Buying a residential property in NSW – Searches and Enquiries
So you are thinking of buying a residential property in New South Wales?
You might be buying the property to rent it out as an investment, or to live in. Whatever your reason for buying it, there are certain searches and enquiries which you should consider obtaining both prior to entering into the contract to buy the property and following exchange of those contracts.
It is important that purchasers consider obtaining these searches for two reasons –
- Firstly, before exchange of contracts, so that any issues which may affect the decision whether to purchase or not can be flushed out and;
- Secondly, following exchange of contracts, so that any issues which affect the property but may not have been disclosed by the Vendor can be brought to the Vendor’s attention and consideration can be given to altering the terms of the contract or pursuing other remedies.
Searches before exchange of Contracts
The following pre-exchange searches and enquiries should be obtained:
1. An identification survey of the property.
This is a survey carried out by a registered property surveyor who will attend the premises and carry out a survey for identification purposes. This means that the surveyor will examine the physical nature of the property and provide a report to the purchaser as to various matters, including:
- Easements, restrictions as to use and covenants affecting the property and whether the improvements on the property comply with those covenants and restrictions as to use.
- Whether the property currently complies, or complied in the past, with Council building lines and development conditions.
- Whether the property encroaches upon, or whether any neighbouring property encroaches upon, the subject property.
In some cases, a survey will be provided with the contract by the Vendor, however, this is not always the case.
2. Pest Inspection Report.
The purpose of this report is to inform the Purchaser as to whether the property is adversely affected by pests, such as termites. The Vendor does not have to provide disclosure to the Purchaser about such matters and accordingly, if the Purchaser buys the property without having investigated the matter and then discovers that there are substantial issues affecting the property, it is very unlikely that the Purchaser will have any recourse against the Vendor.
3. Building Inspection Report.
This is a report by an Architect or Building Inspector who will attend the property and provide a detailed report as to the structural integrity of the property and many minor and more serious matters affecting the property from a building point of view.
As with the pest report, these matters are not something that the Vendor must disclose or provide to the Purchaser. As such, the Purchaser is very unlikely to have any recourse against the Vendor in the situation where a problem arises once the property is acquired.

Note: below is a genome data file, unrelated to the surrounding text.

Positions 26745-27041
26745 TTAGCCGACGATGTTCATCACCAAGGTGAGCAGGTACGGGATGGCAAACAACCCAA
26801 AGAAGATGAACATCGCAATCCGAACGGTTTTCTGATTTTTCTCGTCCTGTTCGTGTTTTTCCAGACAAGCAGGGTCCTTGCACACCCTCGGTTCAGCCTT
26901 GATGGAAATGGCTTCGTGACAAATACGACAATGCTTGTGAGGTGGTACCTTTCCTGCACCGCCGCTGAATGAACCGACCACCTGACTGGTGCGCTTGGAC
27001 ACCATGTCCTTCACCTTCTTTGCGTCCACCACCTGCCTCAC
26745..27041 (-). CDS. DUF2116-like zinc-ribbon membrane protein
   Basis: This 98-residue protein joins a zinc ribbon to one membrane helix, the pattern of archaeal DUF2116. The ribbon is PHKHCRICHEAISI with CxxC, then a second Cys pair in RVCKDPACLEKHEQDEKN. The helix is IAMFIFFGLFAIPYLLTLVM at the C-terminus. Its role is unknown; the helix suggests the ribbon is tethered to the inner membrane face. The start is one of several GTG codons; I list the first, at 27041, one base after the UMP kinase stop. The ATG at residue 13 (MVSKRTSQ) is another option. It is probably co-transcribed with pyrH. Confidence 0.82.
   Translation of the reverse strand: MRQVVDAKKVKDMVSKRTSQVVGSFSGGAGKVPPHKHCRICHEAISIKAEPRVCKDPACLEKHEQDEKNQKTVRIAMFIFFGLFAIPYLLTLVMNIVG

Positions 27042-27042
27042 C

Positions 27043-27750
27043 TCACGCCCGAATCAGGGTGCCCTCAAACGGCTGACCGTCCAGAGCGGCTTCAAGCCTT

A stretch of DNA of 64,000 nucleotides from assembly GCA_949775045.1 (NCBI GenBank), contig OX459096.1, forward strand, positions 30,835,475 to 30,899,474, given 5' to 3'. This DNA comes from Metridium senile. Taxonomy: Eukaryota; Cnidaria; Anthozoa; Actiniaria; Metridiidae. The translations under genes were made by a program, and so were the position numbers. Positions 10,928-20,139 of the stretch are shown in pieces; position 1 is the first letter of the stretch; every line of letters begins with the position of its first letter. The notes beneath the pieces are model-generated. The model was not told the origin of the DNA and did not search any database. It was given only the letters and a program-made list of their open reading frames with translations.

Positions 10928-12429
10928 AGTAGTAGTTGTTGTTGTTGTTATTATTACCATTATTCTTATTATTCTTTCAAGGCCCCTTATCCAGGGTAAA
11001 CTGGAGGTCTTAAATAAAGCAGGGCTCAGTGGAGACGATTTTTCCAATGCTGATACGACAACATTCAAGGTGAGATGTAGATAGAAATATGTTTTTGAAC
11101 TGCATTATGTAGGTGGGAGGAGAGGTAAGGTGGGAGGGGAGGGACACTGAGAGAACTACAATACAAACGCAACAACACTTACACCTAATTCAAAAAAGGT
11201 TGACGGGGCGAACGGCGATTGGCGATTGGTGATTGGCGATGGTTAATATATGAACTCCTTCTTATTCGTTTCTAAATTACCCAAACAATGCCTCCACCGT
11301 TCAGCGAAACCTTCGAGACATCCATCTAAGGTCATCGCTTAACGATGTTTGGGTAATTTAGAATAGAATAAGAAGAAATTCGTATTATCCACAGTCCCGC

The report is often used by Purchasers to commence negotiations with the Vendor in relation to price or special conditions which are to be included in the contract to ensure that remedial work is carried out by the Vendor prior to completion of the purchase.
4. Strata Inspection Report.
If the property being purchased is a strata property (e.g. an apartment, flat or home unit), it is very important that the Purchaser obtains a report from a Strata Inspector as to the compliance by the owners corporation with the applicable strata legislation and other matters relating to the strata scheme, including, importantly, the imposition of any special levies.
Owners of properties in strata schemes are required to pay amounts quarterly to the owners corporation for the credit of the sinking fund and the administrative fund operated by the owners corporation. The administrative fund is used to fund the ongoing expenses of the owners corporation in running the apartment complex (cleaning, gardening, replacement of light bulbs etc). The sinking fund is used to allow the owners corporation to fund significant items of capital expenditure as required from time to time (e.g. painting, structural repairs).
Sometimes, as a result of particular circumstances applying to a particular strata scheme, it will be necessary for the owners corporation to raise a special levy (a one-off non-recurring levy) to enable funds to be raised for a particular purpose.
Searches after exchange of Contracts
Once contracts have been exchanged, it is often the case that the Purchaser’s Solicitor will recommend that a series of searches and enquiries be initiated with various Government Departments and Agencies to determine whether there are any proposals affecting the property. Such proposals may include matters such as road widening, outstanding work orders from the Local Council, proposals to acquire easements for electricity or other matters.
The message to take away is that while Purchasers buying properties have to incur expenditure for many large items, including Stamp Duty and legal fees, it is often wise to invest some money prior to exchange of contracts and after exchange of contracts to determine whether the property you are proposing to acquire is the right property for you in all the circumstances.
If you are thinking of buying a property or have any questions regarding your property purchase, please contact one of our property lawyers.